Why every organisation needs a CSR program
The importance of giving in the workplace.
Today, business performance is no longer solely measured against traditional functions like sales or development. In recent years, we have witnessed a new wave of leadership that sees businesses taking corporate social responsibility (CSR) seriously, using their own resources, products and technologies to help reduce global inequity. This trend towards corporate citizenship or responsible business has consecutively become key to attracting and retaining talent, and is increasingly feeding into other business areas such as operational efficiency and profitability.
At Qlik, through our Change Our World program, we innovate and push the boundaries of how much good a CSR program can do, both internally and externally. For example, whilst we continuously work with more non-profits and charities by providing our software on a pro-bono basis, we also take this opportunity to innovate through the feedback we receive from these organisations on how our technology can be enhanced.
The global reach of a CSR program
We work with many amazing organisations within our CSR program, including the United Nations. Our partnership started three years ago, when we were approached to provide the analysis of UN data on the organisation’s efforts to provide immunisations through UNICEF. From here, our relationship quickly evolved. The United Nations now leverages our data analytics platform to create applications (apps) of their own, managed through the Office of Information and Communications Technology (OICT). These apps are advancing the United Nations’ missions by aggregating and presenting information in an easy-to-use way that provides valuable insights for prompt and effective action.
Through the efforts of OICT, the UN aims to support the analysis of the Sustainable Development Goals by presenting indicators from the massive amounts of data available to them, to identify and track improvements to barriers to population well-being.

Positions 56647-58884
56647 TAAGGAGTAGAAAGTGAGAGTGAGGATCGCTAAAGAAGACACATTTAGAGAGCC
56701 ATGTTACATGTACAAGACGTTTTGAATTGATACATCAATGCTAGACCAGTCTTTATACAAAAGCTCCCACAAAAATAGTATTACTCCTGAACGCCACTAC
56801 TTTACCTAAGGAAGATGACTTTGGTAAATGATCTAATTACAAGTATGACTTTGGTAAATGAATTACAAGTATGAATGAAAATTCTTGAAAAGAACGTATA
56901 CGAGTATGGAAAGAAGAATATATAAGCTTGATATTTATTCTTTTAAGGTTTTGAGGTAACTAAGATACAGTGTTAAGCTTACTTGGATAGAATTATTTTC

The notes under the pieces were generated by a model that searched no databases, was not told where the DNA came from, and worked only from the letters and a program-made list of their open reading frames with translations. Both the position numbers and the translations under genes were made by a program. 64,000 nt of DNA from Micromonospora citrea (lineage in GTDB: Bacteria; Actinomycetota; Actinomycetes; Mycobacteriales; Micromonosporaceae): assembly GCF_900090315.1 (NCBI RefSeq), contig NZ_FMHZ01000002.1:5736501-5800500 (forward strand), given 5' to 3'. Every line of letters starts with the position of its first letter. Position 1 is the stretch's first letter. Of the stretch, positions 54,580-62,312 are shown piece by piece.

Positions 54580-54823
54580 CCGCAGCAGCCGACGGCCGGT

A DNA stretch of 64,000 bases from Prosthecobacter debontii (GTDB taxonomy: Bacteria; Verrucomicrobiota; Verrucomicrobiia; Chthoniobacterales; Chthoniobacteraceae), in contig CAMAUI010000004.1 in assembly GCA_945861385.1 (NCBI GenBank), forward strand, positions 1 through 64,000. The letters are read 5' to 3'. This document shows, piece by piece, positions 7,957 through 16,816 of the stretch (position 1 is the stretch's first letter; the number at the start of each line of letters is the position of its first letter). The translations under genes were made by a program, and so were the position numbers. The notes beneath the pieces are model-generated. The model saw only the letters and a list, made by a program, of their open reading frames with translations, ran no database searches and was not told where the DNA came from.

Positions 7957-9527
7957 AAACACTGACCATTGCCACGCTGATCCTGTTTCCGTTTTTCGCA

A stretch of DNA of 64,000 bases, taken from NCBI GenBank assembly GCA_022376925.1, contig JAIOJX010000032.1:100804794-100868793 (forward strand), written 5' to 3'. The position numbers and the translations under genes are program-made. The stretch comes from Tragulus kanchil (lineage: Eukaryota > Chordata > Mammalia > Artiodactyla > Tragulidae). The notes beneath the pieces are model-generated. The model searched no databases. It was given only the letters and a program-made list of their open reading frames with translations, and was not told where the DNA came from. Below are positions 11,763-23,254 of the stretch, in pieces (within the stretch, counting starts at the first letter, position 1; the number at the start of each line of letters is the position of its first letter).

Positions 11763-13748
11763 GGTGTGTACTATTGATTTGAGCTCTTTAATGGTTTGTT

This has all been made possible through the software grants we have awarded the UN Secretariat to leverage our technology. In addition to these grants, Qlik has delivered ongoing training and assistance, helping to lead the data revolution across the UN.
Charity closer to home
Qlik supports over 350 NGOs worldwide, and locally we work with sleepbus, Movember, and the Sydney Children’s Foundation to impact change in Australia. All of this occurs through the global support of a one-person CSR team that manages our internal and external CSR efforts. Employees receive one ‘Volunteer Day’ per year, and have the opportunity to volunteer internationally with our NGO partners, like Medair. Through this inclusive program, we ensure that every employee feels engaged and plays a central part in our CSR efforts.
As CSR programs evolve, becoming common place for businesses, it’s important to recognise the importance our tools, people and technology can play in enacting real change across the globe. I feel that with the resources we have at our disposal, it’s our responsibility to leverage our company’s tools to do what we can to create change and improve the lives of those less fortunate than ourselves.
At Qlik, we’re using technology in a smarter way to do good, and I want to use our discoveries to reduce the inequity we see in the world. It’s very humbling to realise how you can impact change at one level. And how, in turn, it can create a knock-on effect across the non-profit sector; as organisations learn from their peers about how to leverage their technologies to help teams on the ground, increase transparency and improve operations.
Change often starts from the top: lead and others will follow. This is certainly true of CSR programs – plans start at the top and quickly snowball into bigger, better initiatives than we could have possibly imagined. The key? Engage your entire organisation by leveraging your own resources to create real change in the world.
Sharryn Napier, Vice President and Regional Director, Qlik Australia and New Zealand.